Do invasive medications make you anxious because of the pain? You may not have to worry anymore – microneedles and micropump developed by IIT Kharagpur will enable your medications to be administered in a painless way. Researchers at the Institute’s Dept. of Electronics & Electrical Communication Engineering have developed a micropump and microneedle which are integral parts of transdermal drug delivery systems capable of administering large and viscous drug molecules in a painless way. The innovation will further enable transdermal application of COVID-19 vaccine.
Painless transdermal drug delivery has been a success story for decades in the USA and several other countries. In recent years, in order to expand its scope, the scientific community has been working towards developing microneedles with diameters smaller than a hair strand. The hollow microneedles operate by means of a pressurized and controlled micropump delivering the drug through the skin. The micropump pushes out the drug in the reservoir through the microneedle array. The microneedles are painless as they are too small to touch the nerves in the skin and induce pain reactions.
The innovation by IIT Kharagpur has not only reduced the diameter size of the microneedles but has also increased the strength so that they do not break while penetrating the skin.
Explaining the novelty of the innovation, lead researcher Prof. Tarun Kanti Bhattacharyya said, “We have fabricated high strength glassy carbon microneedles which can withstand the skin resistive forces. Added to this is our designing of the ionic polymer metal composite membrane based micropump which increases the flow rate of the drug molecules in a controlled and precise manner. We have further integrated this microneedle and micropump to achieve controlled drug delivery.” [Contact Researcher]
The microneedles are fabricated using SU-8 precursor and converting them by means of Carbon Microelectromechanical (C-MEMS techniques to glassy carbon microneedles with outer diameter 55 micrometre, inner diameter 35 micrometre. This process further enhanced the quality, strength and biocompatibility of the product with eight-times increased hardness, 4.8 times increased mechanical stiffness (Young’s modulus), 418 times higher compressive strength and 363 times higher bending strength than the skin resistive forces. It showed a flow rate of 0.012 microlitre per second of deionized water at 8 kilopascal. The other segment of the device, the micropump, has been designed as a flat-walled nozzle diffuser made from ionic polymer metal composite membrane with gold coating. This micropump achieved a flow rate of 30 microlitre per minute at 5V square wave at 0.1Hz.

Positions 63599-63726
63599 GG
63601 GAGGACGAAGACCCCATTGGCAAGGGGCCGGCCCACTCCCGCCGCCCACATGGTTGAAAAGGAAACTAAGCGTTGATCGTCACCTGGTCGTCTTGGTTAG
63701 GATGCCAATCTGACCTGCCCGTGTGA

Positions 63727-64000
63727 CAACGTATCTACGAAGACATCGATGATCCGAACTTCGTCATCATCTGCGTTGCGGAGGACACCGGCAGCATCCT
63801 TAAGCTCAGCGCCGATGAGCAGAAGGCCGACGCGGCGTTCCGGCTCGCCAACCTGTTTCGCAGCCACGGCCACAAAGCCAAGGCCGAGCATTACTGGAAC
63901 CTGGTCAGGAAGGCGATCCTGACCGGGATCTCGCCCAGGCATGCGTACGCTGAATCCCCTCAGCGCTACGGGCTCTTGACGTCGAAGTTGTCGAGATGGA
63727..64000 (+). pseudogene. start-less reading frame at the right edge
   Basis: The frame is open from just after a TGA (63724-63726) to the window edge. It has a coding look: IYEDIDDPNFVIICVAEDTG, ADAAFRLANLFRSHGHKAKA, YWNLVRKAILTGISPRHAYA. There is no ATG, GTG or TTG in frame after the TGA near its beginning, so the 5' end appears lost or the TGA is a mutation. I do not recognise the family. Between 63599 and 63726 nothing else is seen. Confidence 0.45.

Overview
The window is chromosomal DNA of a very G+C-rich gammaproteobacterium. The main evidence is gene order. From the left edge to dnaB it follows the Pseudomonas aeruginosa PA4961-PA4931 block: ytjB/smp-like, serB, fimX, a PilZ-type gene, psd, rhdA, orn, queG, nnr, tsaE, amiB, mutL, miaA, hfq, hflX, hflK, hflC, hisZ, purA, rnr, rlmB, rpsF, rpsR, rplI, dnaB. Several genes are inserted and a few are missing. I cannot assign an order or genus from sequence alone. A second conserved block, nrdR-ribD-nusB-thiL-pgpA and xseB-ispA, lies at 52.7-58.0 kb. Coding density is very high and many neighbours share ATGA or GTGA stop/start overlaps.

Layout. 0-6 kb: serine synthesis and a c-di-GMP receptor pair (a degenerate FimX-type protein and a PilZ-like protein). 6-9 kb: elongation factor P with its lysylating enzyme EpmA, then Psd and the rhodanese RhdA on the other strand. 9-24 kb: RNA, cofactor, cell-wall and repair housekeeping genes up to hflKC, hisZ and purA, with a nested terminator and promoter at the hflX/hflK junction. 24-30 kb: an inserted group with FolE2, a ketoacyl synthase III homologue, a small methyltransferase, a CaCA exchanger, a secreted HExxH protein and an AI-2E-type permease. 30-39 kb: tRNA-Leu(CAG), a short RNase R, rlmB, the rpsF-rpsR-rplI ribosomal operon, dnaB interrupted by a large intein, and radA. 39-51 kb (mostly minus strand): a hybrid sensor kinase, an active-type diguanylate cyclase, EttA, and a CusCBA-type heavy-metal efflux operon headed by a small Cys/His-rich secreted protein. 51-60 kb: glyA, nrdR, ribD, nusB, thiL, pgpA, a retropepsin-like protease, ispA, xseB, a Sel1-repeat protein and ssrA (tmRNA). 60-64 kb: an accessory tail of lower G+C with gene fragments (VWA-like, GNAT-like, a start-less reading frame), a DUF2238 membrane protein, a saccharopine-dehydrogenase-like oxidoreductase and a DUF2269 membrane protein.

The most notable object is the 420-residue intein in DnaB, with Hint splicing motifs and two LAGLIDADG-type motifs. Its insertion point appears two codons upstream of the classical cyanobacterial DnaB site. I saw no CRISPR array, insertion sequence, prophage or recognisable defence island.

“The device would find extensive use in any form of transdermal medication. A typical use could be achieved in insulin delivery or medication for diseases of the lymphatic system, skin including some forms of cancer, or even COVID-19 vaccine” remarked Prof. Bhattacharyya.
The drug delivery device has been successfully tested with animals as per medical protocol. The researchers have also filed for a patent in India and published the research in IEEE and Nature journals. The research for this innovation was funded by the Ministry of Electronics and Information Technology (MEITY) and Dept. of Science of Technology, Govt. of India.
“The more we engage in multidisciplinary R&D, the better we would be able to produce customized microneedle based effective delivery systems,” he further added, hoping to transform the drug delivery system from the current syringe based one to a painless but effective experience for the patients.
Project Information: Prof. Tarun Kanti Bhattacharyya, firstname.lastname@example.org
Institute Related: Prof. B N Singh, email@example.com;
Media Outreach: Shreyoshi Ghosh, firstname.lastname@example.org;
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